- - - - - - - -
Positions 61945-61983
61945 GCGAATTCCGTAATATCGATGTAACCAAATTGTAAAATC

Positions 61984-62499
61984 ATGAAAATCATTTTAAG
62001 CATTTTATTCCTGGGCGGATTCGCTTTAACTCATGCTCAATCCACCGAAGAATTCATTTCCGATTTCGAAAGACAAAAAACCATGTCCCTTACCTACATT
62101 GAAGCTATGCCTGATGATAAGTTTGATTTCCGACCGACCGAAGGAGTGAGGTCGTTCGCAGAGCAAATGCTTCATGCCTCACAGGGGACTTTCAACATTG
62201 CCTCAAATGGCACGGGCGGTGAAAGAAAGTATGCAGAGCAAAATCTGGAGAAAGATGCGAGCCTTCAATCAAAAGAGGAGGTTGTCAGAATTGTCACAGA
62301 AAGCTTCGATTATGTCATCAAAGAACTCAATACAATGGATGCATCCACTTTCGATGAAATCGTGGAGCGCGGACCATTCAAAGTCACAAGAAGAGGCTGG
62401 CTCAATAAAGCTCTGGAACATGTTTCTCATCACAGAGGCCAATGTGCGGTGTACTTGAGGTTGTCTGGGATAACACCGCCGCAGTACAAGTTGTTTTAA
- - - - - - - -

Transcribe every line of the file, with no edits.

Positions 61945-61983
61945 GCGAATTCCGTAATATCGATGTAACCAAATTGTAAAATC

Positions 61984-62499
61984 ATGAAAATCATTTTAAG
62001 CATTTTATTCCTGGGCGGATTCGCTTTAACTCATGCTCAATCCACCGAAGAATTCATTTCCGATTTCGAAAGACAAAAAACCATGTCCCTTACCTACATT
62101 GAAGCTATGCCTGATGATAAGTTTGATTTCCGACCGACCGAAGGAGTGAGGTCGTTCGCAGAGCAAATGCTTCATGCCTCACAGGGGACTTTCAACATTG
62201 CCTCAAATGGCACGGGCGGTGAAAGAAAGTATGCAGAGCAAAATCTGGAGAAAGATGCGAGCCTTCAATCAAAAGAGGAGGTTGTCAGAATTGTCACAGA
62301 AAGCTTCGATTATGTCATCAAAGAACTCAATACAATGGATGCATCCACTTTCGATGAAATCGTGGAGCGCGGACCATTCAAAGTCACAAGAAGAGGCTGG
62401 CTCAATAAAGCTCTGGAACATGTTTCTCATCACAGAGGCCAATGTGCGGTGTACTTGAGGTTGTCTGGGATAACACCGCCGCAGTACAAGTTGTTTTAA